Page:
March Madness in Los Angeles

One thing I’ve noticed about living in a huge city is that there are so many people and so many events happening on any one day that few things bring everyone together the way that, say, football does in the South.

Or St. Patrick’s Day does for drunks.

Instead of the Irish or Irish-for-a-day going to one central place to celebrate, there are lots of individual celebrations. And, because few people in this town seem to work 9-to-5 jobs, St. Patrick’s Day was marked on its official midweek day; no need to wait until Saturday.

So to make Kenley O’Higgins Young feel more at home, I cooked an Irish meal of corned beef, tater tots (they count as potatoes) and Irish crème brownies. I was surprised that it actually turned out OK, with the help of recipes from John and Katie O’Connor, as well as an Irish cookbook Mrs. Young gave us for our anniversary and a crock pot.

And, because I’m among those folks who don’t have a 9-to-5 job, I was at the local Irish sports bar, Joxer Daly’s, at 10 a.m. PST, in time to watch my Clemson Tigers lose in the first round of March Madness.

I was one of the first two patrons at the bar (a cross between Group Therapy and Delaney’s) as well as the first female to arrive, for which I got a congratulatory handshake from the owner, Mehaul O’Leary.

I returned to Joxer at 4 p.m. to pull for my alma mater, the Wofford Terriers, who also played well but failed to get past the first round of the dance. Good thing I didn’t turn in my bracket with Clemson playing Wofford for the championship.

I picked up Kenley from work at 7 p.m. and made sure we were able to get into the then-very-crowded bar so he could at least have one Irish Car Bomb (a shot of Bailey’s mixed with Jameson, dunked into a half-pint of Guinness and consumed in one gulp).

Kenley is drooling as he reads this.

We both had to work Saturday and were wishing we could teleport to Columbia, as we used Twitter to follow all our friends around Five Points for the annual St. Pat’s celebration there.

On Sunday, Kenley and I braved yet another rain storm to go to our first NBA game together, watching the Los Angeles Clippers play the Arizona Suns.

The Clippers, not the Lakers, will be our team out here, Kenley informs me. He says it’s because moving to a new town and automatically pulling for the best team in the area is bad form.

I assume it’s because he’s simply used to cheering for bad teams.

(I also happen to think that the Lakers come closest to bringing this town together.)

Being a good Southern girl, I could care less about professional basketball (please see my devotion to college sports in previous paragraphs), but it was fun to go to the Staples Center, which I’m sure is a really exciting place to watch the Lakers.

The Lakers games–for which Leo DiCaprio, Kim Kardashian and other stars from the A- to D-lists decorate the courtside seats–are hard to come by for less starry people, even those who work for a sports website.

The most exciting part of the Clippers game came with about five minutes left when the Clippers’ star player (and really only good player) Blake Griffin hit a bad-ass dunk, got called for a foul, was tossed out of the game and then got hit with a technical.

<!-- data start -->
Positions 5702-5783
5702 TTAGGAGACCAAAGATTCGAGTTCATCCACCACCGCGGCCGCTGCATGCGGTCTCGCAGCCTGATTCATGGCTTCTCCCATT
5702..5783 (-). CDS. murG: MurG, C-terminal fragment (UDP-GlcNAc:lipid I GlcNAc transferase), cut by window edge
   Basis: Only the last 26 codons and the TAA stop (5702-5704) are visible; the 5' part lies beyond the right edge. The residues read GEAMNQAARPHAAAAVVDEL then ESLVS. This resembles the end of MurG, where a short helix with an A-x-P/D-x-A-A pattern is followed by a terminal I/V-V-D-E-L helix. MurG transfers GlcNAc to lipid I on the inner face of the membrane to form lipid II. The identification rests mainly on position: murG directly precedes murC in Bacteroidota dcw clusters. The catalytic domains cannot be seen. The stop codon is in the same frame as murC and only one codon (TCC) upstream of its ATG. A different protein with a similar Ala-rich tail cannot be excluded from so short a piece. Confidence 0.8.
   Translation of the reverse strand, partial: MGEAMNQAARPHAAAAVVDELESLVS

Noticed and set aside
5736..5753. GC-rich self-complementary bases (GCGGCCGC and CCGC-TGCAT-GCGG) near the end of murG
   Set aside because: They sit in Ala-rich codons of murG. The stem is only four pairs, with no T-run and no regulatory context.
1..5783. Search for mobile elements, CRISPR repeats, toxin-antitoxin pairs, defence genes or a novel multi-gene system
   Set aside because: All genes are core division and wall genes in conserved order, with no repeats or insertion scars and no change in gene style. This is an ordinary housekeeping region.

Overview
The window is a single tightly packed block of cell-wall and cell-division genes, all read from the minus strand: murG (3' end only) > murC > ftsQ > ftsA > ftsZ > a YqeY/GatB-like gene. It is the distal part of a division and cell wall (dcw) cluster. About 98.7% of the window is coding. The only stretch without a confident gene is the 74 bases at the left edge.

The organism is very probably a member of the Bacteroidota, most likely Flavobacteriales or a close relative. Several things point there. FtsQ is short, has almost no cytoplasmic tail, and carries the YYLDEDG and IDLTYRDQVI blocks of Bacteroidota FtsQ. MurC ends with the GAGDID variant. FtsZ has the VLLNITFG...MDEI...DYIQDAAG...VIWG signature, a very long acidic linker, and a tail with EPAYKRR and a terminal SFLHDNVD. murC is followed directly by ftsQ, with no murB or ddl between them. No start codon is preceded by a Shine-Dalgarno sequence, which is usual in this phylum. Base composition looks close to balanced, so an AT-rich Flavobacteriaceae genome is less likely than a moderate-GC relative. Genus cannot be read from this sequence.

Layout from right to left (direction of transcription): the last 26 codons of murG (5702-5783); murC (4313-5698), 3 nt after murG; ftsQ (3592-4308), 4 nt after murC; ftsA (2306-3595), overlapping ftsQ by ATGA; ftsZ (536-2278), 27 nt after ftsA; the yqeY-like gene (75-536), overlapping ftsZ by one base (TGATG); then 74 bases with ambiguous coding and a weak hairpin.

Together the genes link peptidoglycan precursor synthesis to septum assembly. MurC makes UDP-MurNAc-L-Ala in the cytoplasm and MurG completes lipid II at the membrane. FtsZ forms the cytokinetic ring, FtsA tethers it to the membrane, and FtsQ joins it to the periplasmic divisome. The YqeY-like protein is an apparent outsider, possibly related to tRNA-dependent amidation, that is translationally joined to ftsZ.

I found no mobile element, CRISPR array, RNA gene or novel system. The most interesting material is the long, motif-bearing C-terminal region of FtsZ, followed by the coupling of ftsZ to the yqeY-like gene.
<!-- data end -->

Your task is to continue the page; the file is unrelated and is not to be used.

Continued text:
On Monday, Kenley and I again were envious of our friends in Columbia when they all checked in via their mobile apps to the Colonial Life Arena for the Prince show. Should his tour come to L.A., we’ll be there.

In the meantime, Kenley and I continue exploring our new city. We tried Roscoe’s House of Chicken and Waffles (a less-gourmet version than The Whig offered); Overland Café (bottomless mimosas on the weekends at an eatery within walking distance of our apartment); Chego (the restaurant owned by the same chef who operates one of L.A.’s best food trucks); and Mandrake (a bar with no sign out front, where the bartender had on a 1984 Irmo soccer T-shirt).

I discovered a bigger and newer Target not far away and two Whole Foods stores within five miles from our apartment. Kenley was excited that I found an Arby’s relatively close by, and was even more excited to see a “Five Guys coming soon” sign at the mall that’s near his office.

We’re still in search of a go-to (non-gourmet) Mexican restaurant, where the food is good and the prices are low. We’ve learned to expect to pay at least $50 when we go to a sit-down restaurant and don’t order the most expensive thing on the menu.

Oh, don’t let me forget that we celebrated The Associated Press changing the spelling of “e-mail” to “email.” I hope you did, too!

We’re looking forward to April, when we’re going to Las Vegas for a friend’s wedding. Kenley assures me he will double our 401(k) nest egg in one night.

April is also the month we get our first visitors–my brother, Patrick, and his girlfriend, Laura. We’ve already got tickets to two of the Braves-vs.-Dodgers games in the series. I’m trying to decide whether I should root for the home team or my former home team.

Finally, Kenley and I would like to wish very happy birthdays to Mrs. Young, Logan and Kaith, who celebrate their birthdays next week. We’re sorry we can’t be there with you.


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